Quoted vs Periodic Interest Rate

Quoted interest rate (also called nominal interest rate or annual percentage rate) is the non-compounded interest rate for a period of one year. It can be converted to periodic interest rate by dividing it with the number of compounding periods per year.

Let us say you obtain a $100,000 bank loan at 8% annual interest rate compounded annually. It means that the bank will charge you interest of $8,000 (=$100,000 × 8%) per annum. If you repay your loan after a six-month period, the interest rate applicable to you would be 4% (=8% divided by 2). The 8% interest rate quoted by the bank for the annual period is called the annual percentage rate (APR) or nominal interest rate or quoted interest rate and the interest rate of 4% applicable to a fraction of a year is called the periodic interest rate.


The following equation shows the relationship between quoted and periodic interest rates:

$$ \text{r}\ =\ \frac{\text{APR}}{\text{m}} $$

Where r is the periodic interest rate, APR is the annual percentage rate (quoted rate) and m is the number of periods per year.

Please note that the periodic interest rate can be obtained only when we start with the annual percentage rate. If we have to work with the effective interest rate, we would first need to convert it to (nominal) annual percentage rate and the use the expression above to obtain the periodic interest rate.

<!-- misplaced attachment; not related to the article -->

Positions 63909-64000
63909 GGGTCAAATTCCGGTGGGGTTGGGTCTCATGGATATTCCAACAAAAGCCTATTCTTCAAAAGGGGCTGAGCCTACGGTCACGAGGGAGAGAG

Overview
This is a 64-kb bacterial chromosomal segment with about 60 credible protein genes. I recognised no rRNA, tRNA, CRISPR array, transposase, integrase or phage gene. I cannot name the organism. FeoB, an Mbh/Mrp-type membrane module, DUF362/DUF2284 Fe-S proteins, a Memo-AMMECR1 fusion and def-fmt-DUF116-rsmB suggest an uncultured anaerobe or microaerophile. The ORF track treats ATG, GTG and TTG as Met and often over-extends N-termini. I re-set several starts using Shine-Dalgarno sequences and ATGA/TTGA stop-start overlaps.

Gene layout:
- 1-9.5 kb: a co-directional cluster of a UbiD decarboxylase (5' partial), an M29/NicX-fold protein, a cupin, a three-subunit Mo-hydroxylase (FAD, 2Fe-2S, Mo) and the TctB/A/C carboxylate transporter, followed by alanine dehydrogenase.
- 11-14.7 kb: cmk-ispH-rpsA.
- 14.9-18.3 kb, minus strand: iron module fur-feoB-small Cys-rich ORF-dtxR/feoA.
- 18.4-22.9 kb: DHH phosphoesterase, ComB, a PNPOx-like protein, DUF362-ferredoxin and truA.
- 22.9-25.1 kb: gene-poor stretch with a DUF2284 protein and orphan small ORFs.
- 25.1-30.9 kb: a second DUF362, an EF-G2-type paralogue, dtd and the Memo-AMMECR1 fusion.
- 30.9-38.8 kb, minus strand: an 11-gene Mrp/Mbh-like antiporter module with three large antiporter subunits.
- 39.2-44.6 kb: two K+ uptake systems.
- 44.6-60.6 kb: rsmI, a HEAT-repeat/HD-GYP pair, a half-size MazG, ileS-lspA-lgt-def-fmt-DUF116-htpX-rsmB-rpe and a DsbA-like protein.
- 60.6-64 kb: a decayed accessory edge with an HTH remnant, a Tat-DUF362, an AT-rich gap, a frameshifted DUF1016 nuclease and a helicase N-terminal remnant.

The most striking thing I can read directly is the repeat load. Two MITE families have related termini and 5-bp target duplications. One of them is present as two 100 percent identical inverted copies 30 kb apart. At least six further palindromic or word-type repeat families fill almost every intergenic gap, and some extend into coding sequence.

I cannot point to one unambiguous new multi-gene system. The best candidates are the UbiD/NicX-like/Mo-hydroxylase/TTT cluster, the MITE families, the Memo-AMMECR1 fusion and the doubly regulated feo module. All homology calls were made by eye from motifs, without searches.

You have received proposals from two banks for a loan of $20 million. Bank A quotes an annual percentage rate of 6% and Bank B quotes an effective interest rate of 6.5%. If both banks require semi-annual compounding, work out the interest expense for the first six-monthly period.


The interest expense in case of Bank A is straight-forward. We need to find periodic interest rate and apply it to the principal amount to find interest expense.

$$ \text{r} _ \text{A}\ =\ \frac{\text{6%}}{\text{2}}=\text{3%} $$

$$ \text{I} _ \text{B}\ =\ \text{P}\times \text{r}=\text{\$20M}\times\text{3%}\ =\ \text{\$0.6M} $$

In case of Bank B, we have the effective annual rate (EAR) instead of the (nominal) annual percentage rate. We need to first convert EAR to APR and then work out the periodic interest rate.

The relationship between EAR and APR is given by the following expression

$$ \text{EAR}=\left(\text{1}+\frac{\text{APR}}{\text{m}}\right)^\text{m}-\text{1} $$

Which can be rearranged as follows:

$$ \text{APR}=\text{m}\times\left(\left(\text{1}+\text{EAR}\right)^\frac{\text{1}}{\text{m}}-\text{1}\right) $$

In case of Bank B, APR is 6.11%.

$$ \text{APR}=\text{2}\times\left(\left(\text{1}+\text{6.20%}\right)^\frac{\text{1}}{\text{2}}-\text{1}\right)=\text{6.13%} $$

This translates to periodic (nominal) interest rate of 3.053% and six-monthly interest expense of $0.61 million.

by Obaidullah Jan, ACA, CFA and last modified on

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